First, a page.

The Natural Selection of Bad Vibes (Part 1)

post by Kevin Dorst · 2024-05-12T08:28:20.203Z · LW · GW · 2 comments

This is a link post for


  Who’s right?
  The model

TLDR: Things seem bad. But chart-wielding optimists keep telling us that things are better than they’ve ever been. What gives? Hypothesis: the point of conversation is to solve problems, so public discourse will focus on the problems—making us all think that things are worse than they are. A computational model predicts both this dynamic, and that social media makes it worse.

Are things bad? Most people think so.

Over the last 25 years, satisfaction with how things are going in the US has tanked, while economic sentiment is as bad as it’s been since the Great Recession:

Meanwhile, majorities or pluralities in the US are pessimistic about the state of social norms, education, racial disparities, etc. And when asked about the wider world—even in the heady days of 2015—a only 6% of US respondents agreed that the world was “getting better”; 94% said “neutral” or “worse”.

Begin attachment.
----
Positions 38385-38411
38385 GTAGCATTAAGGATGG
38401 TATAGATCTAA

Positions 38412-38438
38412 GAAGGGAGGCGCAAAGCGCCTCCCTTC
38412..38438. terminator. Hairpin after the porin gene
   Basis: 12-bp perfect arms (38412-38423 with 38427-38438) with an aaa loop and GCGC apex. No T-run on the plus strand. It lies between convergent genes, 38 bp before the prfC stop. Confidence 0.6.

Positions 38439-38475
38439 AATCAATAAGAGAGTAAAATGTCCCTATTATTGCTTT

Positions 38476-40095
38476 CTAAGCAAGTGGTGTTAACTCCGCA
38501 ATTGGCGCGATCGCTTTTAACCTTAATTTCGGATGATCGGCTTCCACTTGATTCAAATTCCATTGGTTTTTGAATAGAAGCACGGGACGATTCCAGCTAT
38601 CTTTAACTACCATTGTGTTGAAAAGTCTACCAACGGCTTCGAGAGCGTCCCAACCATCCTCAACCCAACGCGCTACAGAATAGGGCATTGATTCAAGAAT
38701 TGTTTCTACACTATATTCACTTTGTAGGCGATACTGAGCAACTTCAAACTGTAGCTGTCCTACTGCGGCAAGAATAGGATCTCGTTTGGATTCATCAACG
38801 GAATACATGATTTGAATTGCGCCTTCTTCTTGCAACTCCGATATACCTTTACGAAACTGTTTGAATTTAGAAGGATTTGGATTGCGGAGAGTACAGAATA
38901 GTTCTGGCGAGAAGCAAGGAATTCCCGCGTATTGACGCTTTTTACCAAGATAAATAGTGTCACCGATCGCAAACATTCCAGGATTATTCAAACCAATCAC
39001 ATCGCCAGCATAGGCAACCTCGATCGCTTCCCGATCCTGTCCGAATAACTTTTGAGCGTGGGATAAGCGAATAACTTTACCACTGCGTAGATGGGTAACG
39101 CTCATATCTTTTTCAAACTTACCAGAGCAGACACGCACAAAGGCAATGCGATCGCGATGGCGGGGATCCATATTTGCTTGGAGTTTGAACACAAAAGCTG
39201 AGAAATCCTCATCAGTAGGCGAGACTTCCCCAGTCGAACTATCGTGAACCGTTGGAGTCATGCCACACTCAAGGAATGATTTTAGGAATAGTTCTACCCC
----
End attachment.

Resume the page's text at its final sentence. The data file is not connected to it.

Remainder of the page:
So: the vibes are bad.

Well, are the vibes right? It’s unclear. There’s a chorus of chart-wielding optimists who repeatedly tell us they’re not. Instead, they say that on most of the ways we can measure, things are better than they’ve ever been. Here’s Barack Obama:

“If you had to choose one moment in history in which to be born, and you didn't know in advance whether you were going to be male or female, which country you were going to be from, what your status was, you'd choose right now.”

The easiest way to make this case is with worldwide trends. Over the last 40 years (not to mention the last 200), global rates of extreme poverty, child mortality, maternal mortality, and child labor (and I could go on) have all fallen:

Meanwhile, life expectancy and GDP have risen:

Okay. But what about things in the US?

The chart-wielding optimists point out that—despite the recent “vibesession”—(inflation-adjusted) median wages are up, income inequality is down, and we seem to have achieved a “soft landing”.

Indeed, the chart-wielding optimists have charts that directly address the gap between the vibes and (their measures of) reality. They cite an “optimism gap”: for decades, people have tended to say that things are going well for them personally, even as they become increasingly pessimistic about their nation and the world.